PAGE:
Gastric sleeve recovery is different for each person who undergoes the procedure. A lot depends on your body, lifestyle, and whether any complications develop during or after surgery.
However, it typically takes four to six weeks. During that period, the pain gradually goes away with the help of medication, and the patient slowly transitions from drinking clear liquids to eating solid foods.
Recovery is also marked by a slow return to regular activity and exercise. If you’re thinking about undergoing a gastric sleeve procedure or you’ve recently had surgery, here’s what you can expect.
Gastric sleeve surgery is designed to help patients lose significant weight when other methods haven’t worked. Not only does this improve quality of life, but it also reduces the risk of obesity-related health conditions. The procedure involves removing a portion of the stomach to reduce the amount of food that can be eaten. Because it’s a surgical procedure, you should understand the recovery process beforehand to know what to expect.
Coming out of anesthesia is the first stage in recovering from gastric sleeve surgery. Most patients get general anesthesia with volatile anesthetics and neuromuscular blockade which has been linked to an increased risk of respiratory complications in individuals with morbid obesity.
Also, people who undergo bariatric surgery can take longer to become conscious and aware because the anesthetic gets stored in fat. However, recovery from anesthesia should still occur immediately given the recommendations for anesthetists involved in bariatric procedures.
Pain management is another major concern right after surgery. Patients tend to experience pain radiating from the incision sites, especially the one that was made to allow the resected part of the stomach to be removed. However, pain medicine is administered via IV in hospital.
What you do in the first week after surgery will help to set you up for long-term success. There is an established Enhanced Recovery After Bariatric Surgery Protocol which will likely start in the hospital.
You will only be discharged from the hospital when you no longer need fluids via IV and you can manage an oral liquid protein diet.
In Stage 1 of this four-stage diet, it’s important to consume at least 64 ounces of liquid per day, take in adequate protein and electrolytes, and use powdered multivitamins.
After two weeks, the incisions should be completely healed. You’ll need to moisturize the area frequently to reduce scarring and apply sunscreen if the scars will be exposed to the sun.
Immediately following surgery, you will be monitored but may be allowed to leave the same day as the procedure. Following your bariatric surgeon’s directions carefully ensures the best chances of a smooth recovery. It’s important to call if you experience any concerning side effects or if you have questions about your recovery.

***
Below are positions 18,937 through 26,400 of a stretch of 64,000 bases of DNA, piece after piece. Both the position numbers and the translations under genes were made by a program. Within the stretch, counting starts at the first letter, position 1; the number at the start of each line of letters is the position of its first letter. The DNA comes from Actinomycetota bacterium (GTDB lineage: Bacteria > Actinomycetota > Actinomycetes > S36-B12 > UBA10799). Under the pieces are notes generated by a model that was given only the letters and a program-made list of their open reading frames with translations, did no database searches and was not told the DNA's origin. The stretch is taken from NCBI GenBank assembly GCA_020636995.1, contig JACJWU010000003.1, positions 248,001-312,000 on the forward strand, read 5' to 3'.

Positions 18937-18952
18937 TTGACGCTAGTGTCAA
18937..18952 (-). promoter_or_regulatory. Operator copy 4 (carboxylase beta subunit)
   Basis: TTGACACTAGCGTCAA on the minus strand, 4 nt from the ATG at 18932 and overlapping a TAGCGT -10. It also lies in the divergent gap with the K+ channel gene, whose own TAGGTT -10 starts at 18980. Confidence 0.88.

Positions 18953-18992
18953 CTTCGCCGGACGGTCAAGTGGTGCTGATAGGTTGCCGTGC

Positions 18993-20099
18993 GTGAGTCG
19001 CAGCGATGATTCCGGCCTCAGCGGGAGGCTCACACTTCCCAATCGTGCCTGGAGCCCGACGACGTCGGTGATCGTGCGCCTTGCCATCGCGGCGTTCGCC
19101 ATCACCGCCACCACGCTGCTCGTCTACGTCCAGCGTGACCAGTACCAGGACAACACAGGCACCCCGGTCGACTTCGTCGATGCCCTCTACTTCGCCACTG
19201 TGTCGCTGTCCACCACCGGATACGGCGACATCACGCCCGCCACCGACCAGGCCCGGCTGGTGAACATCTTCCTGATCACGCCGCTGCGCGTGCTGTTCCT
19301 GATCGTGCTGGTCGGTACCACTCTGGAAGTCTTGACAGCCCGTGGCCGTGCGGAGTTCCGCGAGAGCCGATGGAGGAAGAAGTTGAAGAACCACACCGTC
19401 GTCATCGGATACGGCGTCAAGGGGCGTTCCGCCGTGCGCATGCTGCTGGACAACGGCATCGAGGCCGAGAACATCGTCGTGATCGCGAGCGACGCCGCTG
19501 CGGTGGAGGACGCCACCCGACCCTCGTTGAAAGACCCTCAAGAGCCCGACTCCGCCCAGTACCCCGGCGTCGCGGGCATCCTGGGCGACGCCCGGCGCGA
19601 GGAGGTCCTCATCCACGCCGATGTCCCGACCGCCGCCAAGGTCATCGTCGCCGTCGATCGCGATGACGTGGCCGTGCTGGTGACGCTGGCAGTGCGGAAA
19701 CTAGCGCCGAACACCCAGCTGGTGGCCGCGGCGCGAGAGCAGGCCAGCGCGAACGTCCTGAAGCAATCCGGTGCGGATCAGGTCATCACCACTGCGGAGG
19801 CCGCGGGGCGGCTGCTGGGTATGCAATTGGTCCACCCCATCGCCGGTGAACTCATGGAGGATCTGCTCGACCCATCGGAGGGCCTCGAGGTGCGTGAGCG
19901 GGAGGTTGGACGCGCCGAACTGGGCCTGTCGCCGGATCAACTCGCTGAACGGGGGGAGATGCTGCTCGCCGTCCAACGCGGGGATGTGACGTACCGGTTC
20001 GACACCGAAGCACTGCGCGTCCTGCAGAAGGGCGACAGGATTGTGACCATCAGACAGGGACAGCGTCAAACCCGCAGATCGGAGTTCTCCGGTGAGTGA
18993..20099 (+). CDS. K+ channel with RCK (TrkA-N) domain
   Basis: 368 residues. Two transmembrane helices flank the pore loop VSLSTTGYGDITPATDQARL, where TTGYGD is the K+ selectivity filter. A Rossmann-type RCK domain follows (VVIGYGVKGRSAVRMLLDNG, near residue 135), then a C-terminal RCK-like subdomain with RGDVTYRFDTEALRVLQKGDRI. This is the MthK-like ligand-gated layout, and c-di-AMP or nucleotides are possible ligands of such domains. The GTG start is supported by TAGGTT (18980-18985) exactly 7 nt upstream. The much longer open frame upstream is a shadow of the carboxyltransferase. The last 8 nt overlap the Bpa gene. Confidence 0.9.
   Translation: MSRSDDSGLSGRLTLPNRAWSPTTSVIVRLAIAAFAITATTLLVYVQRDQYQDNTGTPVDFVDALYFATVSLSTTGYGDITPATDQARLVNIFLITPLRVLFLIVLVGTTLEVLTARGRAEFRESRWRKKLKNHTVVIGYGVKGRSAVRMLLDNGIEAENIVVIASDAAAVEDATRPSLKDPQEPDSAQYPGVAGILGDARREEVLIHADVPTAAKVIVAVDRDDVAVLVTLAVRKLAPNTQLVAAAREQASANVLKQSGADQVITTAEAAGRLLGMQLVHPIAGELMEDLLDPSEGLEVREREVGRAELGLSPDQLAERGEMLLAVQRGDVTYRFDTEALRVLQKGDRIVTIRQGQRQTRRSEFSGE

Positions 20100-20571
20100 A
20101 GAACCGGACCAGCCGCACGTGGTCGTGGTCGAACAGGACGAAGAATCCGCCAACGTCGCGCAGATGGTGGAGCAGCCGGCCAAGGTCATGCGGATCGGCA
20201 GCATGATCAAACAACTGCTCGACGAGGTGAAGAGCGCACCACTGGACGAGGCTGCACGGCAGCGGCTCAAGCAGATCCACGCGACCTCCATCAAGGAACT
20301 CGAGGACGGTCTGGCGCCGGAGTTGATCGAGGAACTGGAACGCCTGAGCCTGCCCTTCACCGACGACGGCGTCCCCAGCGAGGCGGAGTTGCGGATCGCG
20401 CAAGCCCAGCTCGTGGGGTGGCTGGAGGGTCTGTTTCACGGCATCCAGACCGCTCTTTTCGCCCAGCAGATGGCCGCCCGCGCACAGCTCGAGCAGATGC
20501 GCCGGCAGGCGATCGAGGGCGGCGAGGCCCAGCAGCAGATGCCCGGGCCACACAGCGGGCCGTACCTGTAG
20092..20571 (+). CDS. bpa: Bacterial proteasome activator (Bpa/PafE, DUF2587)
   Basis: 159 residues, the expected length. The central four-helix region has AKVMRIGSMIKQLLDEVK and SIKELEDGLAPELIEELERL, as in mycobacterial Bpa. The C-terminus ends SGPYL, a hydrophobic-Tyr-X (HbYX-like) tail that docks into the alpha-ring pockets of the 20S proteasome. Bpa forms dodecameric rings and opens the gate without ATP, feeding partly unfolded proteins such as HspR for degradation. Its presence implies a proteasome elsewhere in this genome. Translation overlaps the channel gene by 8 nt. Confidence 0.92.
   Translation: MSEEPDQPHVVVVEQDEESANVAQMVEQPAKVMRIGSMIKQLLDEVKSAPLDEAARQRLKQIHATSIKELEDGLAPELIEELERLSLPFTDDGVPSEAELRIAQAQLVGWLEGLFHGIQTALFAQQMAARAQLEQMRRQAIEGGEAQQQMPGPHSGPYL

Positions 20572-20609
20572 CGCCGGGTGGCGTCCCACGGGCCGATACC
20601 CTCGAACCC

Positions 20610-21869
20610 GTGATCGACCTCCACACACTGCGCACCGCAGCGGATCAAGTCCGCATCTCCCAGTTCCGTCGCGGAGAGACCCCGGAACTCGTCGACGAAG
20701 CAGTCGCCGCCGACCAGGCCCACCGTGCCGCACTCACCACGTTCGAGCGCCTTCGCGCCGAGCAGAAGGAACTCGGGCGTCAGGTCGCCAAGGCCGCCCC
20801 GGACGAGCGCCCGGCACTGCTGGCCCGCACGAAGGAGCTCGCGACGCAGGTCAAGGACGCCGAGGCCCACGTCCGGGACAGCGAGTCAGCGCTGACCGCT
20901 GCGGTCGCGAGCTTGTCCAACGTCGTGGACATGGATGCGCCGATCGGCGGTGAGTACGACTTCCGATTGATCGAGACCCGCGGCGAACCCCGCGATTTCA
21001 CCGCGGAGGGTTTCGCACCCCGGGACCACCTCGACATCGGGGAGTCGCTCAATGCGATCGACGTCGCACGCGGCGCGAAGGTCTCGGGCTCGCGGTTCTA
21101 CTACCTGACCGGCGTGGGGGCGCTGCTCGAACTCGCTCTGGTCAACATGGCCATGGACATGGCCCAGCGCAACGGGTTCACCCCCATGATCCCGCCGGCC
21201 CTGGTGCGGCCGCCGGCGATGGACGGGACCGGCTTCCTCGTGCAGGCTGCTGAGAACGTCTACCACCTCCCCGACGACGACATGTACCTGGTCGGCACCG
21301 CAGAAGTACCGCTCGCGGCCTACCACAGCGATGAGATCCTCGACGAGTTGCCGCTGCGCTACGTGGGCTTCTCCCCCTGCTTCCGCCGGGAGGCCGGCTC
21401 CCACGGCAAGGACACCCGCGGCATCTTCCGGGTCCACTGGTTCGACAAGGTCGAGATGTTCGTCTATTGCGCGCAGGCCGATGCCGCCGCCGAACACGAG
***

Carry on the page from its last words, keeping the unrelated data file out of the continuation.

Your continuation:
It’s also important to know when it’s an emergency, and you should call for help. This includes more than expected pain, bloody stools, fever, or any other signs of infection. Call as soon as you notice any of these symptoms for the best results.
After surgery, you will be on a restricted diet. Immediately following the procedure, you will only be allowed to consume liquids. Options include water, decaffeinated tea or coffee, and other sugar-free drinks. You may be able to handle broth as well. Avoid alcohol or carbonated beverages, as they can slow the healing process.
After a few days, you will likely be able to add solid foods back into your meal plan. Eating only what your surgeon recommends is important to speed the healing process and prevent potential problems. Good options include mashed potatoes, scrambled eggs, and cooked hot cereal like oatmeal.
Long-term, gastric sleeve surgery will limit the quantity of food you can eat. This reduces your overall calorie intake and leads to weight loss. The surgery is permanent, and going forward, you should aim to eat five or six small meals per day rather than three larger ones. This helps you get the right amount of nutrients with your new smaller stomach.
You should also avoid processed foods, such as packaged snacks, desserts, and potato chips. These items are low in nutrients but high in fat and calories and don’t have a place in a healthy weight loss diet. Instead, focus on whole foods that satisfy your nutrient needs for fewer calories.
You may need to take vitamins or supplements to fill in nutrient gaps because you cannot eat as much as the average person after gastric sleeve surgery. Follow your surgeon’s directions carefully to ensure that you are getting the most out of any vitamins or supplements that are recommended.
Going forward, engaging in an appropriate amount of healthy physical activity and making nutritious and balanced eating choices is recommended. It’s also essential to attend all of your post-operative appointments. This allows your surgeon to monitor your recovery and make changes to your routine if they are necessary. It also makes it more likely that potential problems can be caught early so they don’t hinder your recovery. Provided you follow recovery guidelines, you can expect to lose 30 to 60 percent of your excess weight in the months following your surgery.
What we’ve discussed above is a general timeline so your recovery process may not be exactly the same. You’ll work with your surgeon to determine if any modifications need to be made. The important thing is to take the process one step at a time and follow the advice of your doctors.
If you experience challenges, be sure to seek help. Meanwhile, if you haven’t yet undergone surgery, reach out to Renew Bariatrics to learn about your weight loss options.
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